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CurbedWire: Oversized Book Return, Neighborhood Council Grants

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SILVER LAKE: The under-construction new Silver Lake Library on Glendale Blvd now has an interesting and puzzling architectural feature. Giant book return? Pizza delivery slot? Anyone? [Curbed Staff]

LOS ANGELES: Following that recent meeting that the Mayor had with all the heads of neighborhoods councils comes this related news: A law takes effect on March 30 that gives neighborhood councils more power to provide grants—using a portion of their annual city funding—to support their own neighborhood improvement projects . According to a release from the Department of Neighborhood Empowerment (DONE), to be applicable the "neighborhood purposes grant must provide a demonstrable benefit to the community. Projects may encompass a wide range and can include, the arts, beautification, community support, education, and community improvements.The Department of Neighborhood Empowerment has the final discretion to determine whether or not the proposed project is clearly beneficial to the community, according to the release. [Curbed InBox]

What is a Public Benefit?

A Neighborhood Purposes Grant (NPG) must provide a demonstrable benefit to the community.
An NPG should build community through the implementation process and enhance the neighborhood
once completed. Projects may encompass a wide range and can include, but are not limited to:

• The Arts
• Beautification
• Community Support
• Education
• Community Improvements.

The Department of Neighborhood Empowerment has the final discretion to determine whether or not the proposed project is clearly beneficial to the community.

A project may be submitted that is part of a larger project, but if so, consider carefully whether it can be completed independently of the larger project and regardless of whether other funding needs to be secured.

Considerations:

• The budget is realistic and supported with documentation
• The organization or individual is capable of completing the project
• The work plan is detailed, specific, and feasible
• The project is supported by the community
• The number of stakeholders that will benefit from this project
• The project implementation process will build community
• The complete project will enhance the community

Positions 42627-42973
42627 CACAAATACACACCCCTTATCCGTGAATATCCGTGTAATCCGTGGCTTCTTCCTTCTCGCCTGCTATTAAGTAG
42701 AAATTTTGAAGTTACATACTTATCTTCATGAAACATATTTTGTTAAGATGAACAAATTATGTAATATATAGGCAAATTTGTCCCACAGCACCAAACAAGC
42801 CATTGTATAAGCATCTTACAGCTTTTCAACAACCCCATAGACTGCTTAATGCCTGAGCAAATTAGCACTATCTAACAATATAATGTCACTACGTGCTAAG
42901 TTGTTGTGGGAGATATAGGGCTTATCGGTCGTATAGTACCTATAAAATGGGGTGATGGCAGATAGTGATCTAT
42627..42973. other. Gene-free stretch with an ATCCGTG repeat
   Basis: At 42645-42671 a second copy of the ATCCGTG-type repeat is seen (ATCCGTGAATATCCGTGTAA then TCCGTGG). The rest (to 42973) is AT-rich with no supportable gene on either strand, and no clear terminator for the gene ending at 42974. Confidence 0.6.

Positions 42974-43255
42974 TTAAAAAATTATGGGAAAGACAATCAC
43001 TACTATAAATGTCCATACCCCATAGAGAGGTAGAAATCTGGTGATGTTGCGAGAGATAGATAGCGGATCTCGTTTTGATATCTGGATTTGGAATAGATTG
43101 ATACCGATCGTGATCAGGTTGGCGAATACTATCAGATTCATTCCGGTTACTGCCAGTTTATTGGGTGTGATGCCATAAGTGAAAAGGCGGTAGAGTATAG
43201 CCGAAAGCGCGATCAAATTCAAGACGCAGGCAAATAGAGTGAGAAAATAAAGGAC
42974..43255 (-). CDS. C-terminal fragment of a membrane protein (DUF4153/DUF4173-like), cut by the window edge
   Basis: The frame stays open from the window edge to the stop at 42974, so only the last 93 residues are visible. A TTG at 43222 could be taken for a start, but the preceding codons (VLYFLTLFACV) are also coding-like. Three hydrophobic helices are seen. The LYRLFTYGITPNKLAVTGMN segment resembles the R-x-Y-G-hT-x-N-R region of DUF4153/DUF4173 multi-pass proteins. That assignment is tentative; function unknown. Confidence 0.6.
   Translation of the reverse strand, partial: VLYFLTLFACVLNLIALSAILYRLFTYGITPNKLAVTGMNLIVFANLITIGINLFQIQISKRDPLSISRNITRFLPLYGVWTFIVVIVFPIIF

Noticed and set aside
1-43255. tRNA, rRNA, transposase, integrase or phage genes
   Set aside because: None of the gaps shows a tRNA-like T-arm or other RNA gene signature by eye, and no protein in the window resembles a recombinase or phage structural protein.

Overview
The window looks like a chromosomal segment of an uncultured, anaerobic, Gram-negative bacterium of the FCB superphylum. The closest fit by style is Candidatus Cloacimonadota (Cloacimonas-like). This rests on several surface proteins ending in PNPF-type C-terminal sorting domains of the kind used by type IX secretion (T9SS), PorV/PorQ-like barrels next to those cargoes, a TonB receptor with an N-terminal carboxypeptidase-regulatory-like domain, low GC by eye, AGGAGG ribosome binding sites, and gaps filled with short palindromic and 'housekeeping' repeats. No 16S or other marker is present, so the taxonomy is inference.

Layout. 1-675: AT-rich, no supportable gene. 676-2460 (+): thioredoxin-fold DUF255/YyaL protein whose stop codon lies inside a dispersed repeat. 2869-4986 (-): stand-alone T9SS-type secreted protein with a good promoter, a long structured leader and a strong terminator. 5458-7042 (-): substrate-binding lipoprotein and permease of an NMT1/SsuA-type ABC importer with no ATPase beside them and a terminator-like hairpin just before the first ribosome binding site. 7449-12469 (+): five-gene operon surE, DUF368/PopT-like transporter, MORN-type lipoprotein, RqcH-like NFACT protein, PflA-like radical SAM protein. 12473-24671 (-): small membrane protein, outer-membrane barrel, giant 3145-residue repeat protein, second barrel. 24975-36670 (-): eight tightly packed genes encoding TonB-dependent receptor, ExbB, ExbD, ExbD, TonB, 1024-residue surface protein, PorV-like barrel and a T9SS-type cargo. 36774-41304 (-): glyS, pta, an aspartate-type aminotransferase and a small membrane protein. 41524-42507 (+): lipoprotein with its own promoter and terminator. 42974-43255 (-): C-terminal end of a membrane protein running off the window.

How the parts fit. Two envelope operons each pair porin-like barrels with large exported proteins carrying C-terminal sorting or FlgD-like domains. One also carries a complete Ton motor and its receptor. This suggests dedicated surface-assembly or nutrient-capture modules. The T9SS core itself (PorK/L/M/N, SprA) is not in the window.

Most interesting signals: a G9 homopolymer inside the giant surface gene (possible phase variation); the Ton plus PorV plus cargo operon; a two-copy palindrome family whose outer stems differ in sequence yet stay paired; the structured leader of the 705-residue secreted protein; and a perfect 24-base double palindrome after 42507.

• Credibility. Does the organization know what it wants to accomplish? What is the evidence that the organization is currently achieving its goals? What kind of reputation does the group enjoy within its community and beyond?

• Capability. What skills does the organization’s staff and board bring to the project? Are they relevant to the project’s aims? Has the organization succeeded in similar endeavors of equal size and scale to what they are now proposing? In short, you want to find out if the staff and board of the applicant organization can effectively carry out the project or program.

• Feasibility. Your Neighborhood Council must determine whether the proposal is advancing a worthwhile project built upon a good idea that can be successfully implemented by the organization. The question of feasibility touches upon both credibility and capability; an organization without credibility of capability is not a practical community partner. Simply put: can the project be done? Consult the budget to make certain that the organization has allocated sufficient resources to execute the various tasks and strategies described in the proposal.

• Importance. Beyond the question of can and will a project be completed, the Neighborhood Council must ask: should it be done? Is the project significant? Is there evidence that the proposal will trigger action or work that the community wants? Will it make a difference in the community it purports to aid or resolve the issue it addresses? Given your other opportunities for issuing grants, is it the right one to support at this time?